I send you the method by which I grow my Polyanthuses in beds. I take the soil out of the bed 18 inches deep, and I put a thick layer of old horse-dung at the bottom. Then I mix the soil from the bed with old turf, leaf-mould, and good sharp sand, well mixed together in equal proportions, and I put it on the horse-dung on the bed where the plants are to flower. I put the horse-dung at the bottom of the bed, because I find the plants always strike down to it, and they flower much stronger. The situation that I always find the best is a shady border under a hedge, where they are screened from the hot sun. The Polyanthus is often killed with red-spider: to avoid which, as soon as possible, I lift them from the frame with a good ball of earth, and take care not to break the young roots off them. I plant them 10 inches apart. When in flower, I shade them from the hot sun, and the flowers consequently keep fresh much longer. Crossing for seed should be done from 12 to 2 o'clock. Impregnation is more effectual when done at this time. The plants that I save seed from are those that I bloom in pots in a frame, and from which bees are kept.

The best-marked flowers, with the best tubes - such as Lord Lincoln, Beauty, George IV., Kingfisher, C. Allsebrook, and President - are good to breed from, as they seed freely. I am sure if any of my Polyanthus friends will try those sorts, they will find them excellent. I have myself 2000 plants of seedlings to flower this spring, and something like forty kinds to plant out to try again that were very promising last spring. Some of them I expect to be fine. To raise a good stock I make up a hotbed in my large frame and put 6 inches of leaf-mould in it. Twelve days after, when the heat has subsided, I take my plants up and divide them. The latter end of July is the best time for this operation. Take care that there are no old roots left to them, as they are often cankered, and do the plants no good. It does not matter if there be no roots to them at all, as they soon make new roots when put in heat. I give them a good soaking with water, and keep them close for about twelve or fourteen days; then I give a little air for a few days, afterwards I take the lights off altogether till the latter end of September, and then put the lights on for the winter. I generally sow my seed the first week of March in well-drained pans.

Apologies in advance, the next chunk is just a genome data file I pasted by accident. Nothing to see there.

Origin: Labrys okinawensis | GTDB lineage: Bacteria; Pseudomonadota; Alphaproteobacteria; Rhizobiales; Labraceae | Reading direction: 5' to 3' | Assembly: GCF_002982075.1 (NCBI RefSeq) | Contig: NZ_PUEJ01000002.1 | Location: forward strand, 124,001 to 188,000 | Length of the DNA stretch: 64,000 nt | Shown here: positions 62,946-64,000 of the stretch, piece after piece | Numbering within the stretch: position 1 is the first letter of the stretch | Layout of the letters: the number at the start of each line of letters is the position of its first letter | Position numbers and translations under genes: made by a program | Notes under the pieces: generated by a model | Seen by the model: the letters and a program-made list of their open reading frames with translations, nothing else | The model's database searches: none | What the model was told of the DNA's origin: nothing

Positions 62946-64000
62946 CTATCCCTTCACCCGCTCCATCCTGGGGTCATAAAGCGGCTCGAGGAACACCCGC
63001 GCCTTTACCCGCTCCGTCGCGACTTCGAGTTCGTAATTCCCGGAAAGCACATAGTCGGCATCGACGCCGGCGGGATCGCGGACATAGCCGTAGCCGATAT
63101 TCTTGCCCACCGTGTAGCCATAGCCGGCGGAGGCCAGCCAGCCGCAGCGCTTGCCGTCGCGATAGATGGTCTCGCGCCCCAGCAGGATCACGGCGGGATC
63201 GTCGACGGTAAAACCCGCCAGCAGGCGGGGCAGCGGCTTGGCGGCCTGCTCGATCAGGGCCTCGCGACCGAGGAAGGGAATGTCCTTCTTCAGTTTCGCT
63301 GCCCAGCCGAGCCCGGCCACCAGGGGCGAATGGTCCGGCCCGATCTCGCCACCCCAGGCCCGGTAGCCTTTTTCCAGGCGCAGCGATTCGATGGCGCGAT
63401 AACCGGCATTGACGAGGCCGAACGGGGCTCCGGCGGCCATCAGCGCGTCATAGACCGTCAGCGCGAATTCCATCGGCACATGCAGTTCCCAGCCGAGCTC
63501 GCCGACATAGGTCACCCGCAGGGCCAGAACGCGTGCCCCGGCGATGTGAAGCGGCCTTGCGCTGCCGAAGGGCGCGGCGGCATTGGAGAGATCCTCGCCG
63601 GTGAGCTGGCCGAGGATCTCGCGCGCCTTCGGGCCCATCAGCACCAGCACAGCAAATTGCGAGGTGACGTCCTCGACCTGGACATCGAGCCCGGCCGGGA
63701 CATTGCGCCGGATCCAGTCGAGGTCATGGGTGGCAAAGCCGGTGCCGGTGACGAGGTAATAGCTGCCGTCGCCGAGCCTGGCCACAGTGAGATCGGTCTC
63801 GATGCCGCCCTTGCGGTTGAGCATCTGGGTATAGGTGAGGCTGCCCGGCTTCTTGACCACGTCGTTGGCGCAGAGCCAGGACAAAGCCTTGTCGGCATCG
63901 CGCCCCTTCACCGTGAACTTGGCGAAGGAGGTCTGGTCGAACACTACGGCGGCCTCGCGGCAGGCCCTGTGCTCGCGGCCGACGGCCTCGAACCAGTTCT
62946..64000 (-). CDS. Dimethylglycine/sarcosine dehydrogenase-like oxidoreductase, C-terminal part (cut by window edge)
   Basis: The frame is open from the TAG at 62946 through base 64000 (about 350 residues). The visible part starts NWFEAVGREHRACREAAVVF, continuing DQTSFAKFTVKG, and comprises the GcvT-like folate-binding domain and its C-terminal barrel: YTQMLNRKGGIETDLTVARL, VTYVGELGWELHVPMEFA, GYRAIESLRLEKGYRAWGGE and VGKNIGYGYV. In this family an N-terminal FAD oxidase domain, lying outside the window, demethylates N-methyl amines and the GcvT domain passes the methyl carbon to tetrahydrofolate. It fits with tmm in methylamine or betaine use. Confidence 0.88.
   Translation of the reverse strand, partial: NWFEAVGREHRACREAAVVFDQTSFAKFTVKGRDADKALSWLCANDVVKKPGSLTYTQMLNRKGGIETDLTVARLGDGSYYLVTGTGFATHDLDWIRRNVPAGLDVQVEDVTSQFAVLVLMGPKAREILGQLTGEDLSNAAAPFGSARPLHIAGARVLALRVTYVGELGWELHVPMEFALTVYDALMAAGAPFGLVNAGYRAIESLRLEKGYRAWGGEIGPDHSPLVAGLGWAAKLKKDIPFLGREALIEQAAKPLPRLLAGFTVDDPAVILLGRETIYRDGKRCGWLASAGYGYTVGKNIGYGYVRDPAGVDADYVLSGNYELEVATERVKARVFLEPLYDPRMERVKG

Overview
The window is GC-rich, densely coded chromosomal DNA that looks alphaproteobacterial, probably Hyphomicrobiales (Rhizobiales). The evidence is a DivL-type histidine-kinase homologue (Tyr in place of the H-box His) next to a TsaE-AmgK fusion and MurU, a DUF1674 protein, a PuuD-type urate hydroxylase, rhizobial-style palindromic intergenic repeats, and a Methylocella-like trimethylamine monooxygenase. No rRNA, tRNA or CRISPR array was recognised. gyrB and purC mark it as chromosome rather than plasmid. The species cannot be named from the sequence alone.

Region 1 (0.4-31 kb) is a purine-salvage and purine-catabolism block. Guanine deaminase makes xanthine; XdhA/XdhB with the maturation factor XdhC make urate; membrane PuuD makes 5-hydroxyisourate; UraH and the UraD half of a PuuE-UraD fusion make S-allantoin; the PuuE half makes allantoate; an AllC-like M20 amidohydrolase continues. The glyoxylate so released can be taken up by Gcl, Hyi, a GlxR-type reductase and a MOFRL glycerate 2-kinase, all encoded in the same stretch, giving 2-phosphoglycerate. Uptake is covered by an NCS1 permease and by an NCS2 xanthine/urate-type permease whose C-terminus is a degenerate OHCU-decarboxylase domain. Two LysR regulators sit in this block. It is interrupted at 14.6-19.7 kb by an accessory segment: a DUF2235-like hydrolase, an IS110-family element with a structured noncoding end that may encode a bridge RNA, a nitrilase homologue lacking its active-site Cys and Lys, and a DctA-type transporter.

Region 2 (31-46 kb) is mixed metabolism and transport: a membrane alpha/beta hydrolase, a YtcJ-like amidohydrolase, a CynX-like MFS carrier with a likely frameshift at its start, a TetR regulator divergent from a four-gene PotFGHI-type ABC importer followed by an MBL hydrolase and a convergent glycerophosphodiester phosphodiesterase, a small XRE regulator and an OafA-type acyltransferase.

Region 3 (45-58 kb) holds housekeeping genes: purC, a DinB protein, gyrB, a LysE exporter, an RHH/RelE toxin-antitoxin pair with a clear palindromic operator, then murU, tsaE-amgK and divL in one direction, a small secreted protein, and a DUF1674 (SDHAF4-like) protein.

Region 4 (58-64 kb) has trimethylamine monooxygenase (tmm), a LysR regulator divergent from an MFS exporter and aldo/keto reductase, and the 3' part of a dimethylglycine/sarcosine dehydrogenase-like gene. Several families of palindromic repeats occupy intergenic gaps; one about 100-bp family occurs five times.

Fill the pan with leaf-mould and turf, and a little sand on the top. In this I sow my seed, just covering it over, and give it a good watering, and put it in the frame till it comes up. As soon as the young plants form rough leaves, I put them out of doors till the latter end of June, then I plant them in beds, where they remain till they flower. Inferior sorts I pull up as they flower. If any of my Polyanthus friends will send to me in April, I shall be glad to send them a box of flowers of named kinds, and some of my seedlings to look at.

William Allsebrook.

[We have had so many inquiries about this beautiful old flower that we express a hope that the remarks of Mr Allsebrook may serve as an answer to these inquiries. - Ed].